Graduation Year


Document Type




Degree Granting Department

Mass Communications

Major Professor

Scott Liu


disaster, disease outbreak, hazard, Issues Processes Model, motivation, terrorism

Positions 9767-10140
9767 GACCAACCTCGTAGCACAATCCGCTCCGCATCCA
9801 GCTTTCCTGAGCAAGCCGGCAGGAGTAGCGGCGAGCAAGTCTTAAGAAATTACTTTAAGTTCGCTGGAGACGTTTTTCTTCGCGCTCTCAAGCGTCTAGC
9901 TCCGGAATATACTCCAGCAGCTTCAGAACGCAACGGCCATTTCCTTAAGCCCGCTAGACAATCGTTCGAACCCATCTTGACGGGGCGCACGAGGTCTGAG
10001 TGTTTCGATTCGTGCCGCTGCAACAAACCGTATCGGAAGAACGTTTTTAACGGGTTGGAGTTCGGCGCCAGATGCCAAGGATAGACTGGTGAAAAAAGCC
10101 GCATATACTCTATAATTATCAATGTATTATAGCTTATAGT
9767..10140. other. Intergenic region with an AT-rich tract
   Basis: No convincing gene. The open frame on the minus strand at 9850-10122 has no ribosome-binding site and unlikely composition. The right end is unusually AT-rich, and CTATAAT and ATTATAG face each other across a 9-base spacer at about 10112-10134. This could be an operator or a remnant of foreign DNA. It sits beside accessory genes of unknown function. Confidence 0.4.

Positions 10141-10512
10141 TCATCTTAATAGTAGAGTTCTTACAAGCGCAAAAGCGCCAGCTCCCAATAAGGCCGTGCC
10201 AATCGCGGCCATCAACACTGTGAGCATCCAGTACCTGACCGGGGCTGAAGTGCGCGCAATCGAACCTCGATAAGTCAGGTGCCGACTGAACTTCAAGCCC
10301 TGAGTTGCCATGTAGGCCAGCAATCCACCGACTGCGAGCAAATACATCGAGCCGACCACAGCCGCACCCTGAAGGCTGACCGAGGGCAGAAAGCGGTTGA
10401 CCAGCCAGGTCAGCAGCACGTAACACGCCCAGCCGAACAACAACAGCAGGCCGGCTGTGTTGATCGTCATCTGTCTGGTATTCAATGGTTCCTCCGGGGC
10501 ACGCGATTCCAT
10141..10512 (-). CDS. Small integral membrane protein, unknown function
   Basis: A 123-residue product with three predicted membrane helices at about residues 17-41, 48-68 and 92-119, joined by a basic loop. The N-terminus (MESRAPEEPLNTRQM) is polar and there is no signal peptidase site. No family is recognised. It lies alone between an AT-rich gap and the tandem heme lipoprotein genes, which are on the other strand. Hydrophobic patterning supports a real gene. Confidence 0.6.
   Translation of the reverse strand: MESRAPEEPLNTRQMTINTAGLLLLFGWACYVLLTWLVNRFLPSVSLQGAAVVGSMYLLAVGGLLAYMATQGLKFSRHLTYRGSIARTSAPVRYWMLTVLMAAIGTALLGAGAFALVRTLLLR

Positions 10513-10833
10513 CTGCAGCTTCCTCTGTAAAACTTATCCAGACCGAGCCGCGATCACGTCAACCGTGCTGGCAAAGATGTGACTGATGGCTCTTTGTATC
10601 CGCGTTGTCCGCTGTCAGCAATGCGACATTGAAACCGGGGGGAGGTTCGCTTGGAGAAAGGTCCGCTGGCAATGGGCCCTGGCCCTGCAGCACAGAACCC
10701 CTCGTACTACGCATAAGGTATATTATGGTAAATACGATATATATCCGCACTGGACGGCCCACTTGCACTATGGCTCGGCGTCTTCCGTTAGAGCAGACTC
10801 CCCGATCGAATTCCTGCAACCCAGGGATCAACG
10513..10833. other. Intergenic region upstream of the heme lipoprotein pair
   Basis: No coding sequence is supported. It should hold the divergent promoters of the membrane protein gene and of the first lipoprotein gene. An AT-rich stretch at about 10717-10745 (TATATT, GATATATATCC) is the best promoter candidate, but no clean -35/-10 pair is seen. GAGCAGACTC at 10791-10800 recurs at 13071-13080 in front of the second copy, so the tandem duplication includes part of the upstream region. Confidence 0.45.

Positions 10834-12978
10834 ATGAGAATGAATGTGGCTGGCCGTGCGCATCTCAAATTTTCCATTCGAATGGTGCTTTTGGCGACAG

This research formed a descriptive frame of the current levels of emergency preparedness and applied Hallahan's Issues Processes Model to examine the relationship between knowledge, involvement, and emergency preparedness among the participants. The variables were measured in the context of self-perception. The research method involved a survey of students who are just becoming responsible for their personal emergency preparedness. The results suggest that students lack overall emergency preparedness measures and show that self-perceived knowledge is positively related to self-perceived emergency preparedness. Yet, higher self-perceived knowledge is negatively related to actual emergency preparedness actions. Thus, the more knowledgeable the participants believed themselves to be the less likely they were to have an active household emergency plan. The results did not support involvement as a predictor of personal emergency preparedness. The findings highlight a serious deficiency among the population sample. Knowledge of personal emergency preparedness and related motivators can improve overall preparedness on local, state, and federal levels. Little is known about the relationship between knowledge and personal emergency preparedness. This paper presents findings that may assist public relations professionals in creating messages that account for the lack of preparedness and the contrary relationship between perceived knowledge and actual personal emergency preparedness.